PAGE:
From the mailbag:
Kelley writes: Dear Laurie Halse Anderson or Whoever-Reads-This,
Just this spring (2006) I saw the movie Speak aired on Lifetime. It was an amazing movie. It insprired me to find the book and read it. On my way to a small vacation, I read and finished the book within a couple hours. I couldn’t stop reading it. I had a question, though, because I didn’t understand something. In the book, at the end when Melinda tells her teacher about what happened, it is different in the movie. In the movie Melinda tells her mom. I was just wondering why you decided to use the ending of Melinda telling her mom in the movie, but in the book she tells her teacher. I know that it may seem like a stupid question, but it has been nagging me for a long time. So, if you have the time, could you please answer this question? Thank you for your time.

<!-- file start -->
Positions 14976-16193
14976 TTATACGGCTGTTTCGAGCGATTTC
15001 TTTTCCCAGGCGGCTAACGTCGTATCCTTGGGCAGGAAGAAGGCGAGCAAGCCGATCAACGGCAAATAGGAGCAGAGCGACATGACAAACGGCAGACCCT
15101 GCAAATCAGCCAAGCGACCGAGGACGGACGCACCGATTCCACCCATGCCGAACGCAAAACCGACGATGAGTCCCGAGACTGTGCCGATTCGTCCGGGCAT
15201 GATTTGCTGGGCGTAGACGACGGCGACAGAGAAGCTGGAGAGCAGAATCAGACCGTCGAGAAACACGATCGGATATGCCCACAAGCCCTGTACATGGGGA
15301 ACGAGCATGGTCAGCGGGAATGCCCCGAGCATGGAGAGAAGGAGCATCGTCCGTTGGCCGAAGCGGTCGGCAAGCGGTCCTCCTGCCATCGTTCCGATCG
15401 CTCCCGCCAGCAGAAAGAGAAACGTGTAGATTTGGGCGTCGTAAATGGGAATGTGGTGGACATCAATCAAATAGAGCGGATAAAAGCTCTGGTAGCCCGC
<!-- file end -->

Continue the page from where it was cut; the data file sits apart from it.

Good catch, Kelley. You’re right – that is the major difference between the film and the book. It was one that I had no power over. When an author signs the contract that gives permission to make her book into a movie, she gives up all control over the story itself. The director has to make the choices (and changes) that will make a good film. (This is why watching a movie made out of your favorite book can be a disappointment.)
There is one aspect of this change that makes sense to me, though. The book is a strong first person point-of-view story. We see the world and the characters through Melinda’s eyes. That is part of why her parents come off as such jerks; she is a depressed 14-year-old who doesn’t have the maturity to understand the struggles her parents are going through.
The movie is told from the third person point-of-view. (Most movies are.) In the film, you get a clearer sense of the problems that the Mom and Dad are struggling with, and also that they are trying (awkwardly) to reach out to their daughter. I think this makes the movie ending work.
I’m off to Ithaca today for an adventure in a special library and to give a speech at Cornell. (Scroll down for my listing.)
I wish I could go to Comic-Con. Are any of you going?